Lot 27
  • 27

A Louis XVI ormolu mounted ebony veneered month-going equation longcase clock, Ferdinand Berthoud, Paris, circa 1770, the case attributed to Balthazar Lieutaud

400,000 - 600,000 GBP
bidding is closed


  • Ebony, brass, steel, enamel
  • 7ft 11in high
the enamel dial signed Ferdinand Berthoud, with ormolu serpent bezel, annual calendar aperture, centre seconds and equation hand, the five pillar movement signed on the backplate Ferdinand Berthoud A Paris, the five wheel timekeeping train with indirect weight drive, deadbeat escapement, maintaining power, fine beat adjustment on the crutch, and massive nine-bar grid iron brass and steel pendulum with temperature arc, suspended from a knife-edge secured to the backboard, the striking train with 2x12 countwheel and going barrel geared to the year calendar disc and equation kidney located beneath the dial, the case surmounted by an urn with ring handles and laurel swags beneath a ball, decorated at the front with a torch between feathered wings, the glazed trunk door richly mounted with tapering interlaced borders, cast and chased with stiff leaf, beading and berried laurel, the upper section of the door with a laurel wreath framing the oval barometer dial, the lower border cast with tongues framing pierced sprays of seed pods and foliage, the panelled plinth centred with a five-point star and the convex base-edge applied with beaded laurel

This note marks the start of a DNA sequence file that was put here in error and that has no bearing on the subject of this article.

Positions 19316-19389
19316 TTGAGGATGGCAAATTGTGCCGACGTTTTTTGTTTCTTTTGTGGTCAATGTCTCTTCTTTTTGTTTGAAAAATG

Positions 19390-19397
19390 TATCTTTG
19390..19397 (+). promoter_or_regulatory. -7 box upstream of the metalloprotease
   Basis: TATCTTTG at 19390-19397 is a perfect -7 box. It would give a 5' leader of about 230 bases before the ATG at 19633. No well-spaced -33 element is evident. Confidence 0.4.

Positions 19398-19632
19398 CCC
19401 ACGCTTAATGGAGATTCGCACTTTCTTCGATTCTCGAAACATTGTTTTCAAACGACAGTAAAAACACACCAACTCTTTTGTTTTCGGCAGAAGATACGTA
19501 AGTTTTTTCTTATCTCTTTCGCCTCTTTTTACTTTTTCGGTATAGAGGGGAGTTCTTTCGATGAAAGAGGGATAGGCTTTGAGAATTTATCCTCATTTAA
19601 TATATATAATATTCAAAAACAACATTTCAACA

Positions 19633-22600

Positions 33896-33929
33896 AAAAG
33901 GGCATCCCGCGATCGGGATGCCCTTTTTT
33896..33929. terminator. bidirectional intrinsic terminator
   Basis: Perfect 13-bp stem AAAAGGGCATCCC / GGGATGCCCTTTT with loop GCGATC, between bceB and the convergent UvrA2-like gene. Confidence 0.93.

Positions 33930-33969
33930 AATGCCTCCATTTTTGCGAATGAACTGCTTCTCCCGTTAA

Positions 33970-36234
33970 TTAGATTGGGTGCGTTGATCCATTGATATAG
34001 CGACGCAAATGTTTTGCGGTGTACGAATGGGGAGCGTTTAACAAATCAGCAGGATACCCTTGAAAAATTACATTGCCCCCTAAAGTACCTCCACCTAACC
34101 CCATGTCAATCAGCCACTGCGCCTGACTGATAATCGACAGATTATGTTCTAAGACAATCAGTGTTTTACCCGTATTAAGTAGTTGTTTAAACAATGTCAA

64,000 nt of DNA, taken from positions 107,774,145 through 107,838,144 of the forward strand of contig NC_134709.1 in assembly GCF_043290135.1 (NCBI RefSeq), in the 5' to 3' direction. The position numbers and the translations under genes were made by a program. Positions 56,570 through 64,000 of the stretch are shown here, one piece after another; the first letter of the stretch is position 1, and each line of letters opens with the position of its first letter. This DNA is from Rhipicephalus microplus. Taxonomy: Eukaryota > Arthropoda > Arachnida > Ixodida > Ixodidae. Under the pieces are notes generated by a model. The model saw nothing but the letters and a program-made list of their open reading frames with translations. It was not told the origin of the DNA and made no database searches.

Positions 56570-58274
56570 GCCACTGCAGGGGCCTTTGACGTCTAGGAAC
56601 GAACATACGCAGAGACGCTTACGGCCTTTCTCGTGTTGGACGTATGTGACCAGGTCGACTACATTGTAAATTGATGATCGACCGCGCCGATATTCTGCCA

Descended to the Earl of Stair via the marriage in 1846 of 10th Earl of Stair (1819-1903) to Louisa Jane Henrietta Emily de Franquetot, eldest daughter of August-Louis-Joseph-Casimir-Gustave, duc de Coigny (1788-1865).  The Duke was himself the grandson of François, duc de Coigny (1737-1821), Marshal of France, confidant of Louis XV and Louis XVI and intimate friend of Queen Marie-Antoinette.

Sold Christies 6th April, 1978

Mr & Mrs Jack Bailey

Catalogue Note

Ferdinand Berthoud (1727-1807) was born in Plancemont, Switzerland and, at the age of fourteen, was apprenticed to his brother, Jean-Henri a clockmaker, for three years.  During this time both brothers moved to Paris and it is believed that Ferdinand spent some time working for the famous clockmaker, Julien Le Roy. A brilliant horologist, he specialised in regulators and chronometers. His reputation spread far and wide and he was appointed a member of the Royal Society in 1766. Berthoud used the best cabinet makers and bronziers for his clocks and, amongst others, is known to have worked with both Balthazar Lieutaud and Philippe Caffieri.

Balthazar Lieutaud became Master in 1749 and is particularly known for his clock cases, although he also made other items of furniture such as commodes and secretaires. Lieutaud worked with many of the great Parisian clockmakers such as Robin, Lepaute and particularly Berthoud. He is recorded as working in Rue de la Pelleterie and, after 1772, in Rue d'Enfer. He died in 1780.

A very similar clock with virtually identical dial and movement is in the Wallace Collection, London, Fig 1, and is described in great detail and compared with this clock in P.Hughes, The Wallace Collection, Catalogue of Furniture, London 1996, Vol. I, P.444-451. Further similar regulators by Berthoud and Lieutaud are in the Frick Collection, New York; Metropolitan Museum of Art, New York and Chateau de Versaille, Paris.